Milk allergy, lactose intolerance, raw milk…what’s the scoop?
Will I always have lactose intolerance?
You may always have it, but the degree of lactose intolerance can change. If you have lactose intolerance while you are sick with stomach flu or diarrhea, it should go away when you get better. Many people can adapt to lactose by drinking milk in small amounts or with food.
Studies show that most adults with lactose intolerance can drink up to 2 cups of milk in a day, especially if taken with food, or in small amounts throughout the day.
I need to limit my intake of lactose. What kind of cheese is best to eat?
Most cheeses, especially ripened firm or hard cheeses, contain very little lactose. The culture added during the ripening process reduces the lactose that is left in the whey to trace amounts, undetectable by most lactose-intolerant people. On the other hand, cheeses that do not undergo a ripening process (cottage cheese, for example) are higher in lactose content.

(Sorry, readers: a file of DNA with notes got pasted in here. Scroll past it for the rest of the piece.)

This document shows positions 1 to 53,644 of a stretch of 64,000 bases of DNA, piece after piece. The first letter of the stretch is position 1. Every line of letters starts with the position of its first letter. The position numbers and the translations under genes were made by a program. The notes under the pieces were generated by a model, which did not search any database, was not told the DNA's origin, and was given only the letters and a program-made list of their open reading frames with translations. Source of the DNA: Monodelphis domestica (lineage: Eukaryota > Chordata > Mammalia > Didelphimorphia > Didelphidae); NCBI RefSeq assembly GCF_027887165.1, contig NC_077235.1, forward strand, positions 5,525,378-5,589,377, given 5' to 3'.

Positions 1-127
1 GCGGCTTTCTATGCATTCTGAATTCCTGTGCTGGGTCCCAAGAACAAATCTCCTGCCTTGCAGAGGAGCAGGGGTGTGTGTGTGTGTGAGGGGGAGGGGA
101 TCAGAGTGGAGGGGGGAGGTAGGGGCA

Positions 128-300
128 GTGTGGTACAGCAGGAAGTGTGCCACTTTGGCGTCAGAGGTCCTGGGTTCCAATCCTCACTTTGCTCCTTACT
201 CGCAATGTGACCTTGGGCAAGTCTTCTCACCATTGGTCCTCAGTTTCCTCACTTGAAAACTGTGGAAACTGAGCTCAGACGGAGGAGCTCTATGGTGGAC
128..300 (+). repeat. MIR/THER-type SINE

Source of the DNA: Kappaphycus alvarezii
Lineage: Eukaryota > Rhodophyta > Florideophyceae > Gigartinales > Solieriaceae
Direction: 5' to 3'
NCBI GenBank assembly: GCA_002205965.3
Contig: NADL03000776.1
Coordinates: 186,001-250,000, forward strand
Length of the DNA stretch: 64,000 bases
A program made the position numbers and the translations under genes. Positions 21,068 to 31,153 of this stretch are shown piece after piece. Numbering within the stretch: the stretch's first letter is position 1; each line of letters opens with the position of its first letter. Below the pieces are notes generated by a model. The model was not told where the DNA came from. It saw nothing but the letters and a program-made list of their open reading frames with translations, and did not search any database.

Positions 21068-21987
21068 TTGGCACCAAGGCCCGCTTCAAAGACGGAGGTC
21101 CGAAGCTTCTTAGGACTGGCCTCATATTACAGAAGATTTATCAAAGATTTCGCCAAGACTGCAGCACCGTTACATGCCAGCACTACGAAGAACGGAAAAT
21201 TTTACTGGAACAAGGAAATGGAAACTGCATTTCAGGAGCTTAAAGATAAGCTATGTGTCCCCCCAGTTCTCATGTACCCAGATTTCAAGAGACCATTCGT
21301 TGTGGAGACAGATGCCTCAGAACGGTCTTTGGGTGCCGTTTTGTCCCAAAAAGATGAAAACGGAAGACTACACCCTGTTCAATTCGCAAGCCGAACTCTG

Could I be allergic to milk?
Milk allergies are rare in adults and affect a very small number of children. These children usually outgrow their allergy, and with a doctor’s OK, can often drink milk by age three.
If after eating or drinking any milk or milk products you have any of these symptoms, talk to your doctor. You may need to be tested for a milk allergy.
- a skin rash
- a hard time breathing
- nausea and vomiting
Is raw milk healthier than pasteurized milk?
No, in fact the opposite is true. Pasteurized milk is a much healthier choice because you can enjoy all the nutritional benefits of milk without the concern of contracting harmful and possibly fatal diseases. Pasteurization does not alter the nutritional value of milk (1). Pasteurized milk has the additional health advantage of added vitamin D (raw milk contains virtually no vitamin D) (2).
(1) Haddad GS and Loewenstein M. Effect of several heat treatments and frozen storage on thiamine, riboflavin, and ascorbic acid content of milk. J Dairy Sci, 1983. 66(8): p. 1601–6.
(2) Vitamins A and D are added to milk in accordance with Health Canada’s Food and Drug Act. Vitamin D enhances the absorption of calcium and improves the overall vitamin D status of Canadians. Low fat milk has some of the fat soluble vitamin A removed when the fat is skimmed and therefore, vitamin A is added to low fat and skim milk to ensure a consistent level of vitamin A in all milk.